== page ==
Not too long ago, the U.S. Department of Agriculture’s Economic Research Service came out with three reports that highlighted the value of today’s modern agriculture and food production. One of these reports said that agriculture is responsible for just 8 percent of carbon emissions in this country. This compares with 30 percent from industry, 27 percent from transportation and commercial, and residential 35 percent. Agriculture’s low carbon emissions come from being more efficient by producing more products with fewer acres and animals. Another report states that agriculture has the “unique ability” to capture carbon emissions from the atmosphere and store it in the soil. It does this through activities such as no-till farming and planting grasses and meadows. Back in 2010, agriculture sequestered our carbon emissions.
Contrary to popular thought, about 98 percent of all farms in this country are family farms. They are owned and operated by the family or individuals related to the operator. These farms may be incorporated for legal reasons but are not corporate owned or operated. Most family farms are small farms that produce just more than 15 percent of our agricultural production. More than 70 percent comes from the larger farms. Non-family farm production is important with about 15 percent coming from that small group of larger farms. According to ERS, small family farms have “over-invested” in assets. These include buildings and land not used for production. This reflects the ability of larger farms to use the “economics of scale” to produce more crops, food and livestock with fewer assets.
Food and beverage plants in the U.S. employ about one and a half million people. That is about 15 percent of all manufacturing workers. These workers employed in 30,000 food plants across the U.S. They process the raw agricultural products into food and beverages for us to eat and drink. They also go into a number of commercial and non-food items. Meat and poultry plants employ 32 percent of people working in these processing plants, the largest group. This shows the importance of this part of the food industry. Bakeries come in second and fruit and vegetable processing third.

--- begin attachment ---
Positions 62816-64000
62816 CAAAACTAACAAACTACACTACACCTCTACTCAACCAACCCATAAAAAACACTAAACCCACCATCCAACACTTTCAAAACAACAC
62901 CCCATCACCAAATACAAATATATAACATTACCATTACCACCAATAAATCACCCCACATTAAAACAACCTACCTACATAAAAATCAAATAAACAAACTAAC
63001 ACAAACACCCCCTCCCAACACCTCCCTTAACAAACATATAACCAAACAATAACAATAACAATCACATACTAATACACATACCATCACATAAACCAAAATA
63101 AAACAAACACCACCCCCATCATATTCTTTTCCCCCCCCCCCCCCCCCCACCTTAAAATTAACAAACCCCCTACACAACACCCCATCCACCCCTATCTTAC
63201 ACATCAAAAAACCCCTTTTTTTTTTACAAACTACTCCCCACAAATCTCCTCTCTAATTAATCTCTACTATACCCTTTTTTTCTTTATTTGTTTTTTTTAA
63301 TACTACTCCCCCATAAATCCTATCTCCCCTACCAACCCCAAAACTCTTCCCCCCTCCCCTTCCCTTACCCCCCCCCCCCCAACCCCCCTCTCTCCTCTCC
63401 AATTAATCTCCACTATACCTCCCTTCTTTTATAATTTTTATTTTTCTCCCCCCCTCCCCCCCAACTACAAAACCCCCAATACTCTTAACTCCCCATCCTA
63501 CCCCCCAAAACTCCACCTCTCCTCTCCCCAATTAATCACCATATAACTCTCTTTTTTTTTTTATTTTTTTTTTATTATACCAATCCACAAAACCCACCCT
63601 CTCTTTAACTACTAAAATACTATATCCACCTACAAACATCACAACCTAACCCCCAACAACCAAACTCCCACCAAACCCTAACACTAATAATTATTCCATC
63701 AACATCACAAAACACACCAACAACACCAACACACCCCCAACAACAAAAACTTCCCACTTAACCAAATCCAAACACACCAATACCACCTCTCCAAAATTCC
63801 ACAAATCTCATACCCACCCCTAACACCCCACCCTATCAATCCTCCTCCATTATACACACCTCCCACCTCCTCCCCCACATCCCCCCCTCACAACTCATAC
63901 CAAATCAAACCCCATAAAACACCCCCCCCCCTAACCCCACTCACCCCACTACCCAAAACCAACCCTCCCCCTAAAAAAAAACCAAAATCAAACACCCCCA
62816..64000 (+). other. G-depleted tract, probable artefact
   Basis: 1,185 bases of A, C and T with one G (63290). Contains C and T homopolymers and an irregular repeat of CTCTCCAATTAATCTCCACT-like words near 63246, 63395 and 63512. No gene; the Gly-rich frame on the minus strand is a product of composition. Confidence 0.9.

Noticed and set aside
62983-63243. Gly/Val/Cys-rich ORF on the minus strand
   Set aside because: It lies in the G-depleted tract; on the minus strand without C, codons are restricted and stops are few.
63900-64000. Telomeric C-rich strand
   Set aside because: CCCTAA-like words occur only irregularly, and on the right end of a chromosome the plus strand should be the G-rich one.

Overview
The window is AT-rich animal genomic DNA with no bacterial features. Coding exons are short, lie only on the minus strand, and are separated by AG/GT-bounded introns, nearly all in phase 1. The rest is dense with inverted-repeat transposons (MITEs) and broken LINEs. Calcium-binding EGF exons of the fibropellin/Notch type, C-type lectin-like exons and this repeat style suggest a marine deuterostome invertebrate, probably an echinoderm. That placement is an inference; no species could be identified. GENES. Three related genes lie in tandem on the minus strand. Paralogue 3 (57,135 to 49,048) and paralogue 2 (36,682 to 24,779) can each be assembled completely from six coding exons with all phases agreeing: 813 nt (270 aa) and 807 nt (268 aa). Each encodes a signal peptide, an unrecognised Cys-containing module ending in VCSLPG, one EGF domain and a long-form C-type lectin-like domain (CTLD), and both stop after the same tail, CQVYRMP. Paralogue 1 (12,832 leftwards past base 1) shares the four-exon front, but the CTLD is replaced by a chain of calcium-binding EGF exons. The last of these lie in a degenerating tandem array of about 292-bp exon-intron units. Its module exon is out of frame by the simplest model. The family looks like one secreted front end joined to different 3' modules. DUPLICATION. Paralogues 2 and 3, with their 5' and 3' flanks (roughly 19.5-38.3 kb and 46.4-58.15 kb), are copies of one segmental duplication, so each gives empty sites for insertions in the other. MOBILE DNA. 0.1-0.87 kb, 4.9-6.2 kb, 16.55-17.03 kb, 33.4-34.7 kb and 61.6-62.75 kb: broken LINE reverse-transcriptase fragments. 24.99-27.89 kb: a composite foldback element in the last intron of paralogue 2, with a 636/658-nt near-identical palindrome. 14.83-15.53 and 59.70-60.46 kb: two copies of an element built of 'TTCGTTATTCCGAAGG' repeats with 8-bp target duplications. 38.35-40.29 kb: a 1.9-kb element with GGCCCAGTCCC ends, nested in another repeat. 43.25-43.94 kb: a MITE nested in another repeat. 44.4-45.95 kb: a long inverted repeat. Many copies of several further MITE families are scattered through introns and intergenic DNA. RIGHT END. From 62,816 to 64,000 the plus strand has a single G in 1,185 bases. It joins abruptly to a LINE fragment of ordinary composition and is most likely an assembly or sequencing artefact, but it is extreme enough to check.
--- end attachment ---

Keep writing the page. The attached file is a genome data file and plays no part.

Looking at the big picture of both the production and processing sides of agriculture shows us the total value of the agricultural industry. Transporting farm production from farm to processor to final market is also another part of the picture. When you stop to think about it, the total agricultural picture is a complex one when we start at the farm and follow our food to the grocery shelves. Every part of the industry is important in providing us with the abundant and healthy food that goes on our tables. All too often, with a large part of our population totally removed from the farming part, they tend to be critical of modern farms because they don’t understand what is involved. Production agriculture has a huge educational job to do.
John Parker is a professor emeritus from the Ohio State University and is an independent agricultural writer.